The Nevada public college system voted in early March to amend its policy regarding the release of student directory information to both commercial and non-commercial solicitors, providing students with a more obvious choice to “opt out” of such solicitations.
The American Civil Liberties Union, which threatened in January to sue the University and Community College System of Nevada for alleged violations of the federal Family Educational Rights and Privacy Act with its old policy, was unimpressed by the change. FERPA, commonly known as the Buckley Amendment, regulates the release of student education records.
Now, as before, students enrolled at schools in the system can elect to remove their names from mailing lists the system sends out to solicitors. The policy change lies in the fact that students can now “opt out” by checking a box in a waiver that appears in boldface type in the academic calendar section of each university course catalog.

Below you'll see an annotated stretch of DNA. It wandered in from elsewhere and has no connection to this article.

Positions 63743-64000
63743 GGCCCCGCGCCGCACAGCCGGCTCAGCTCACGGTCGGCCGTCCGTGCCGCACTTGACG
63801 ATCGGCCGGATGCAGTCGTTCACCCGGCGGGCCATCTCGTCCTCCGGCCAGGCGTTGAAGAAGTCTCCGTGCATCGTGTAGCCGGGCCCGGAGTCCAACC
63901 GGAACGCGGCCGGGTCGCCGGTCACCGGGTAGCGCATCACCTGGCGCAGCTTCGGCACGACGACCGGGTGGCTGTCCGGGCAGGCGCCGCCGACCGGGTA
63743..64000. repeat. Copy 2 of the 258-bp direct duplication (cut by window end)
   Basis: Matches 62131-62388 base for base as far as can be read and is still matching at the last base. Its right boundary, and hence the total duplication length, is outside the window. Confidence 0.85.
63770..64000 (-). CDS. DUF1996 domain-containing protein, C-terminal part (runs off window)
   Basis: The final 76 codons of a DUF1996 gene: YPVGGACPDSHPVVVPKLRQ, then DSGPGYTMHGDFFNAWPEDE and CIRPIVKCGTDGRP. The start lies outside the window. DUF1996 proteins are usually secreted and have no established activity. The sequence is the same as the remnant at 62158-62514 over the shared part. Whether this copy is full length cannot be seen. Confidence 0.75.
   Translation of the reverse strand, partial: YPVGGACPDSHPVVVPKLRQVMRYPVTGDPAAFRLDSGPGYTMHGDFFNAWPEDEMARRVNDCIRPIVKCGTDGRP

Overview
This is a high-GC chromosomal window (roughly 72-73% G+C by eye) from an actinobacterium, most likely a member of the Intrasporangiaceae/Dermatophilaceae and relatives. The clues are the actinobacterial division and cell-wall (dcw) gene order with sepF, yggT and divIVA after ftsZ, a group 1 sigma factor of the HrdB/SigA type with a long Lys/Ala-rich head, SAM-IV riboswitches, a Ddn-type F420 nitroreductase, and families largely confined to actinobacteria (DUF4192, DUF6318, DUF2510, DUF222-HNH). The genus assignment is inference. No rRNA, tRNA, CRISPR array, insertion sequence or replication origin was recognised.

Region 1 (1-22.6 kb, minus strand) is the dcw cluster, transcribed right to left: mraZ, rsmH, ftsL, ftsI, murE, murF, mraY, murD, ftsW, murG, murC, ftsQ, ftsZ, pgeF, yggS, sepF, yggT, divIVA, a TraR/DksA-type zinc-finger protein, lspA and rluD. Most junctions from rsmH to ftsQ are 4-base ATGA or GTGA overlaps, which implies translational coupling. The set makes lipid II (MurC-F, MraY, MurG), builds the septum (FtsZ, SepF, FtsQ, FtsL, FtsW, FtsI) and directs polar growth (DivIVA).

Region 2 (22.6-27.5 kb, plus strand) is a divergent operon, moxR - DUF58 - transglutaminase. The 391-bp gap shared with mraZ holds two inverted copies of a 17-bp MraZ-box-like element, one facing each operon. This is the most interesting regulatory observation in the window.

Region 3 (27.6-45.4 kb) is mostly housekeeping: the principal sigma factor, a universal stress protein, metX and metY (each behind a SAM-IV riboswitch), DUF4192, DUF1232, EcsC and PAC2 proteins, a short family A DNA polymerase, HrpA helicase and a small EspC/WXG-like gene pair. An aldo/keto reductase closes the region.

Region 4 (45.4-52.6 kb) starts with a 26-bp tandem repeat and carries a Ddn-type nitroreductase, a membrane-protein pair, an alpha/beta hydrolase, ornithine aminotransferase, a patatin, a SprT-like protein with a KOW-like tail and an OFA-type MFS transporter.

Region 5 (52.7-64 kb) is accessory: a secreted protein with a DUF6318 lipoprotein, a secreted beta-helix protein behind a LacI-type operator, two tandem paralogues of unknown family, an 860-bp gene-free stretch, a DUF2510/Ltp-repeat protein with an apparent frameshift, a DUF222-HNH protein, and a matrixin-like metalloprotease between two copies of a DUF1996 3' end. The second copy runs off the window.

The information used to appear in an obscure section in the back of the catalog, said system Chancellor Jane Nichols.
Students who do nothing with the waiver will still receive a variety of mailings, both about policy and fee changes within their college, and about credit-card deals offered by the Delaware-based independent credit-card issuer MBNA, with which the university system has an agreement.
While the colleges maintain that the directory information is not technically sold to MBNA, the campuses within the system receive a small percentage of profits from the credit-card purchases of former students who use MBNA credit cards.
Gary Peck, executive director of the Nevada ACLU, said that the University of Nevada at Reno alone made $58,000 last year from alumni credit-card purchases made through the MBNA program.
Alumni groups at colleges in the system have complained the new policy will “cripple” their mailing lists, but a motion to provide students the opportunity to “opt in” to receive academic and activity information but “opt out” of commercial mailings was denied by the board of regents.
While the board of regents said the double waiver would pose a filing problem for the system, the Nevada ACLU disagreed.
The Nevada ACLU said it plans to bring the issue to the next board of regents meeting.